These days, Qualcomm is refining the Zeroth design, but it doesn’t have a firm production date yet. But Lewis says there is “a lot of interest” in the processor from academics and big companies alike.

Introducing Qualcomm Zeroth Processors: Brain-Inspired Computing

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ORIGINAL: Qualcomm
By Samir Kumar
October 10, 2013

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Qualcomm’s technologies are designed from the ground-up with speed and power efficiency in mind. This way, devices that use our products can run smoothly and maximize battery life driven experiences. As mobile computing becomes increasingly pervasive, so do our expectations of the devices we use and interact with in our everyday lives. We want these devices to be smarter, anticipate our needs, and share our perception of the world so we can interact with them more naturally. The computational complexity of achieving these goals using traditional computing architectures is quite challenging, particularly in a power- and size-constrained environment vs. in the cloud and using supercomputers.

For the past few years our Research and Development teams have been working on a new computer architecture that breaks the traditional mold. We wanted to create a new computer processor that mimics the human brain and nervous system so devices can have embedded cognition driven by brain inspired computing—this is Qualcomm Zeroth processing.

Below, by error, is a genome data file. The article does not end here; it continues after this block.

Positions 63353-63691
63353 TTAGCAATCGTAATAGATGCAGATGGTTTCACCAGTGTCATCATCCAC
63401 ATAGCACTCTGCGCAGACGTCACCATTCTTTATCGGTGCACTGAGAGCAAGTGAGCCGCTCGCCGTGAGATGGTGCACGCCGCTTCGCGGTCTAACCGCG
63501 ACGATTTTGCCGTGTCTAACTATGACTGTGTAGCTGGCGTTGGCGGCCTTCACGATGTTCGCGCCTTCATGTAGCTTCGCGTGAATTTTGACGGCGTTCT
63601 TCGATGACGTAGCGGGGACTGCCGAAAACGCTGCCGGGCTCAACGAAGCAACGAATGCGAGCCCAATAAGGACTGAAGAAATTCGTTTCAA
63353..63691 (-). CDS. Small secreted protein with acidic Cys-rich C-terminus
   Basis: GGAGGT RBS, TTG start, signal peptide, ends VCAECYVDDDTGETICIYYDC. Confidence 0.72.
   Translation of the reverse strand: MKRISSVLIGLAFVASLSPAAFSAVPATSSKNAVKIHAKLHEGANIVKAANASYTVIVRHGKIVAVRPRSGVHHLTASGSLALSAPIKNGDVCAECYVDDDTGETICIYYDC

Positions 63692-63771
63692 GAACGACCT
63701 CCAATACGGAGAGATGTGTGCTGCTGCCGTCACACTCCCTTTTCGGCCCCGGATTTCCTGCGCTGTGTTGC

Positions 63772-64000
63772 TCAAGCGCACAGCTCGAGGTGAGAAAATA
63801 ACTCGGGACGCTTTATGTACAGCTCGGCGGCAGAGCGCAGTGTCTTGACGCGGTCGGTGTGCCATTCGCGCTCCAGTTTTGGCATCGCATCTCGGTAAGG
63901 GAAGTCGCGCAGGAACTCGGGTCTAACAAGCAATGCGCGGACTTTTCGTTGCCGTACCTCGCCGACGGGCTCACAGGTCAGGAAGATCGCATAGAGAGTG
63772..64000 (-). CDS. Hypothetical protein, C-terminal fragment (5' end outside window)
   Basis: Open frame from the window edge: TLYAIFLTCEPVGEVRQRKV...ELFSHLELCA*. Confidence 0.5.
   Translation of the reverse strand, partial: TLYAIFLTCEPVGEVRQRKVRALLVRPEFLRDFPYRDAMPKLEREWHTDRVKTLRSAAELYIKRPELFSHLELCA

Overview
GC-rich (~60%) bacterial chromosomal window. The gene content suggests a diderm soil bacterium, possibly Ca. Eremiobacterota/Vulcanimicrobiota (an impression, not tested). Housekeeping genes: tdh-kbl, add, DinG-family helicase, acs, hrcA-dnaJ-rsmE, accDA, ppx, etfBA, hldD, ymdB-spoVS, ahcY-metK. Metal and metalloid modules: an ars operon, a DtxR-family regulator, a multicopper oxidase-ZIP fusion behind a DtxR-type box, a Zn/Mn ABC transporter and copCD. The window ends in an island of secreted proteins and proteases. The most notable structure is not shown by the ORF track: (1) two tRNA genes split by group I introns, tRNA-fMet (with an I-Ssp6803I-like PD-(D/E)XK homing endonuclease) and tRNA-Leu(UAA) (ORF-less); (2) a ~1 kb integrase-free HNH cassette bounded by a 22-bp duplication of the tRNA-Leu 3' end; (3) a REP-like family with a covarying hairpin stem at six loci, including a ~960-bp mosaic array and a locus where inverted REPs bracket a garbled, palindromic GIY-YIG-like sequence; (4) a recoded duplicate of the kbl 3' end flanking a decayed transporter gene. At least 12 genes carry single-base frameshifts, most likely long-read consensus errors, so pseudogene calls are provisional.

We have three main goals for Qualcomm Zeroth processors:

1. Biologically Inspired Learning

We want Qualcomm Zeroth products to not only mimic human-like perception but also have the ability to learn how biological brains do. Instead of preprogramming behaviors and outcomes with a lot of code, we’ve developed a suite of software tools that enable devices to learn as they go and get feedback from their environment.

In the video below, we outfitted a robot with a Qualcomm Zeroth processor and placed it in an environment with colored boxes. We were then able to teach it to visit white boxes only. We did this through dopaminergic-based learning, a.k.a. positive reinforcement—not by programming lines of code.

2. Enable Devices To See and Perceive the World as Humans Do

Another major pillar of Zeroth processor function is striving to replicate the efficiency with which our senses and our brain communicate information. Neuroscientists have created mathematical models that accurately characterize biological neuron behavior when they are sending, receiving or processing information. Neurons send precisely timed electrical pulses referred to as “spikes” only when a certain voltage threshold in a biological cell’s membrane is reached. These spiking neural networks (SNN) encode and transmit data very efficiently in both how our senses gather information from the environment and then how our brain processes and fuses all of it together.

3. Creation and definition of an Neural Processing Unit—NPU

The final goal of Qualcomm Zeroth is to create, define and standardize this new processing architecture—we call it a Neural Processing Unit (NPU.) We envision NPU’s in a variety of different devices, but also able to live side-by-side in future system-on-chips. This way you can develop programs using traditional programing languages, or tap into the NPU to train the device for human-like interaction and behavior.

We’re looking forward on sharing more information; check back here for more developments on Qualcomm Zeroth processors.

Topics: Qualcomm Zeroth, Qualcomm Neo, Neural Processing Unit

ORIGINAL: Qualcomm
October 10, 2013

Samir Kumar
Director, Business Development